Healthcare in the USA

Healthcare in the USA is a contentious issue. For those who have private medical insurance and comprehensive coverage, medical facilities in the USA are some of the best in the world. For those without insurance, healthcare in the USA is mediocre and sometimes completely inaccessible.

Major traumas can easily cost hundreds of thousands of dollars and for those who can't afford it, medical treatment is limited. Emergency services must be provided by law to everyone, but patients can expect to pay hefty fees afterwards.


Healthcare facilities in the USA

The majority of hospitals in the USA are privately owned. There is no nationwide system of government-owned medical facilities open to the public, as one would find in Europe or Canada.

The standard of medical facilities in the USA is excellent. Patients who can afford it will have access to some of the best medical technology. Doctors are highly trained and many of the best specialists can be found in the USA.

The advantages of private healthcare in the USA include short waiting times for operations and specialists as well as competing medical services.

While there is a federal medical aid scheme, which the government provides to children and those living in poverty, most expats living in the USA do not qualify for any assistance. However, most expats who are relocated to the USA for work will find that their company will make at least some contribution towards the cost of their health insurance.


Pharmacies in the USA

Pharmacies can easily be found in US cities. They are located in drug stores, grocery stores and large department stores, as well as attached to hospitals and medical clinics.  

Expats will be able to get almost all prescription medication at a pharmacy in the USA. However, medication is generally expensive, therefore it is best to keep all receipts in order to claim the costs from the health insurance provider.

There are strict laws about how much prescription medicine that can be brought into the USA. Expats must have a prescription from a doctor to prove that any medicines being brought into the USA are strictly for personal use. If regulations aren't followed,  the drugs will be confiscated at customs. Customs officers are very stringent about these laws as people have been caught trying to import large quantities of prescription medication from Canada and Mexico to the USA.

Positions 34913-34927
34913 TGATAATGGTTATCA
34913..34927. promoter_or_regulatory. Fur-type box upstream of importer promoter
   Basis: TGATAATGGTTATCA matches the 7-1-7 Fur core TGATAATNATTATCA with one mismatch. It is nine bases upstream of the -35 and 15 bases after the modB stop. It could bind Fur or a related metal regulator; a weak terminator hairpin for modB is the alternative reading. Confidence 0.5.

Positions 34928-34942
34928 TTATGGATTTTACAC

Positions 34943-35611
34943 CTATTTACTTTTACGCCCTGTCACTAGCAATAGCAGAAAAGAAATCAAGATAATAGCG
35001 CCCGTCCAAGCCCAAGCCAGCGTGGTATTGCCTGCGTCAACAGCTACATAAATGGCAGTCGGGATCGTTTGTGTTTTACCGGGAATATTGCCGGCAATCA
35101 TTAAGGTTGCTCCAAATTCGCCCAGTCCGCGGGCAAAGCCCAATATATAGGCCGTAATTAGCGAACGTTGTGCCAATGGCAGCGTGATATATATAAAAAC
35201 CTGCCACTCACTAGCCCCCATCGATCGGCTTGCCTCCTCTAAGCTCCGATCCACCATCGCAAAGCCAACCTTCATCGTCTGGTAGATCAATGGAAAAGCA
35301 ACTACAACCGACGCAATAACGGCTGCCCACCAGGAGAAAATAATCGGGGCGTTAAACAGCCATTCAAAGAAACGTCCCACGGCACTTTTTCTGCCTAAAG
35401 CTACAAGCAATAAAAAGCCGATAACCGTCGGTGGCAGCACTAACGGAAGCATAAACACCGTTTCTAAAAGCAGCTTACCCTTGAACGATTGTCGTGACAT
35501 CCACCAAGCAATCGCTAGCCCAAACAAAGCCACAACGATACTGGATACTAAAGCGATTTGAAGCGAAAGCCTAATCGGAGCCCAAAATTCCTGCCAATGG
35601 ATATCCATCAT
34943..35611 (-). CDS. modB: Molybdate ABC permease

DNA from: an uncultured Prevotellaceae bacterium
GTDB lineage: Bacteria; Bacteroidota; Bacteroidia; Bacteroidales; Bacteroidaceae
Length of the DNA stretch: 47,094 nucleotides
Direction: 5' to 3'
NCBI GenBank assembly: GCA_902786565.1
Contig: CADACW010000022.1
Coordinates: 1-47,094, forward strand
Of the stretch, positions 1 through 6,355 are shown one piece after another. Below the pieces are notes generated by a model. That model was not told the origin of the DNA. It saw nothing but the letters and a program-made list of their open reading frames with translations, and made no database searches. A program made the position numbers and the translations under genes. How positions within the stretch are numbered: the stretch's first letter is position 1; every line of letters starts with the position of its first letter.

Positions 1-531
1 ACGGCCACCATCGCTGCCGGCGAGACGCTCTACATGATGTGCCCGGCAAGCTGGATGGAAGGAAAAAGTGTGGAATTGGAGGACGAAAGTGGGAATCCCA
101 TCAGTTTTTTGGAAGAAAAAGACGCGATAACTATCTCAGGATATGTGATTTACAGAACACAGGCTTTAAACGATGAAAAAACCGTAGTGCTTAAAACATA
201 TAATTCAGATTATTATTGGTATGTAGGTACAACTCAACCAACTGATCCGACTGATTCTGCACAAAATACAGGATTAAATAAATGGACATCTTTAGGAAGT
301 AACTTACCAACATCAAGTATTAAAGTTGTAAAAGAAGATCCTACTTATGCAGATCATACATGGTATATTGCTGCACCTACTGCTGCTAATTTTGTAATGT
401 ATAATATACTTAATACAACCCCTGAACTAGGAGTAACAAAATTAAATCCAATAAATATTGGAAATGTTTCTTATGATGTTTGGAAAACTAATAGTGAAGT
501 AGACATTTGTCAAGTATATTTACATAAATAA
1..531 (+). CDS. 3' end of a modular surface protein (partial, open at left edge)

Health insurance in the USA

The USA doesn't require expats to have health insurance. However, it would be wise for expats moving to the USA to invest in the best health insurance policy they can afford or negotiate one into their contract of employment. Anyone without appropriate health insurance in the USA runs the risk of paying colossal bills – or alternatively getting no medical attention.

Long-term treatments are often denied to those without insurance. Dental and optical operations are often not included in general insurance and are both expensive on their own.

Expats who receive any sort of medical treatment in the USA should keep all their receipts in order to make an insurance claim.


Pre-travel restrictions and vaccinations for the USA

Expats planning on settling down in the USA for long periods of time must undergo a medical exam and will be asked to show proof that their immunisations are up to date. If requirements aren't met, the expat will have to receive the vaccinations during the medical exam. The Centers for Disease Control and Prevention (CDC) has an up-to-date list of required vaccinations for immigration.


Emergency services in the USA

Emergency medical services in the USA are regulated by individual state governments and, by law, must be provided to anyone in need. 

In the case of a medical emergency, dial 911. The operator will then dispatch an ambulance to the location of the emergency. Paramedics in the USA are highly trained and can provide an excellent level of care at the scene of an accident.

Alternatively, expats can make their own way to the nearest hospital with an emergency room for immediate treatment.